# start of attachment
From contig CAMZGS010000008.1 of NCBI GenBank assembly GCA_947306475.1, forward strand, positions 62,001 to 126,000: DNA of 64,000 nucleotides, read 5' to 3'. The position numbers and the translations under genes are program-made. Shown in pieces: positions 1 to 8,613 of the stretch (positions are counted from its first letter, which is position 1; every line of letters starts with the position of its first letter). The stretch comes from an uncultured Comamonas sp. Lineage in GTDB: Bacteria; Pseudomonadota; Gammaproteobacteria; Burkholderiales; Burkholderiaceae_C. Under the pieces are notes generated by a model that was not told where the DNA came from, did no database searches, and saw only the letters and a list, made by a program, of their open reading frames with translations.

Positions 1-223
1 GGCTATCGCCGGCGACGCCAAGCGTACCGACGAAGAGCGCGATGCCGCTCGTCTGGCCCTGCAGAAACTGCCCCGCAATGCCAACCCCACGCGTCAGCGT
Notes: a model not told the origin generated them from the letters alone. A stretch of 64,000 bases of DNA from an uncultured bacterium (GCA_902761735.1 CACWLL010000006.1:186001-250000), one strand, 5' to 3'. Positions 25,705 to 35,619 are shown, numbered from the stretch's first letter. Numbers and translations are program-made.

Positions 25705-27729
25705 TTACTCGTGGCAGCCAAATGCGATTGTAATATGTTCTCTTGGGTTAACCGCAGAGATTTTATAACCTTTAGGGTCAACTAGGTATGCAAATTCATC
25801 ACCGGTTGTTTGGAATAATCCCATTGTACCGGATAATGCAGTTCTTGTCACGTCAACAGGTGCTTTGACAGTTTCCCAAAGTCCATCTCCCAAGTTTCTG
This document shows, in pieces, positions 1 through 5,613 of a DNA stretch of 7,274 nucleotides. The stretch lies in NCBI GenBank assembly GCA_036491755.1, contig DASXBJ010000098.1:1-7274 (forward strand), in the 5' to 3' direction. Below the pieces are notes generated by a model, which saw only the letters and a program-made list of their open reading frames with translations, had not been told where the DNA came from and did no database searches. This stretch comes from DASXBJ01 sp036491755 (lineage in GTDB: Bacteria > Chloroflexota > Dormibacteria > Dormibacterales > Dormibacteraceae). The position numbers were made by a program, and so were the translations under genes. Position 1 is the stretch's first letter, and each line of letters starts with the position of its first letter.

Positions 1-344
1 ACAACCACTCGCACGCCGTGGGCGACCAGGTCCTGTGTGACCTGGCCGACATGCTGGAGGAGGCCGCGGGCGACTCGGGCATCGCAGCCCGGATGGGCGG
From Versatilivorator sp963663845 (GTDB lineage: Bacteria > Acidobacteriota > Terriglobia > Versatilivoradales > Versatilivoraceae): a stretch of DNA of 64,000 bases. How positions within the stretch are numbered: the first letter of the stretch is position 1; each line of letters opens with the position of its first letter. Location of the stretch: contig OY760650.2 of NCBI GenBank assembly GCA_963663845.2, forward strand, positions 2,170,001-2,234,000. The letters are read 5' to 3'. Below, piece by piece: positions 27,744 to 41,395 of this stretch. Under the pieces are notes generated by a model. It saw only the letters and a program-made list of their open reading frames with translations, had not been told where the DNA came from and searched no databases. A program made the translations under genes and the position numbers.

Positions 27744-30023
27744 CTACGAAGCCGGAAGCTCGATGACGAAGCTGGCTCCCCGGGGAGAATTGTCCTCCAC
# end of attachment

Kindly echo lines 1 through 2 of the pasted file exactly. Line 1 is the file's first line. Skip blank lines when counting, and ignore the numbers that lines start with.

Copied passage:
From contig CAMZGS010000008.1 of NCBI GenBank assembly GCA_947306475.1, forward strand, positions 62,001 to 126,000: DNA of 64,000 nucleotides, read 5' to 3'. The position numbers and the translations under genes are program-made. Shown in pieces: positions 1 to 8,613 of the stretch (positions are counted from its first letter, which is position 1; every line of letters starts with the position of its first letter). The stretch comes from an uncultured Comamonas sp. Lineage in GTDB: Bacteria; Pseudomonadota; Gammaproteobacteria; Burkholderiales; Burkholderiaceae_C. Under the pieces are notes generated by a model that was not told where the DNA came from, did no database searches, and saw only the letters and a list, made by a program, of their open reading frames with translations.

Positions 1-223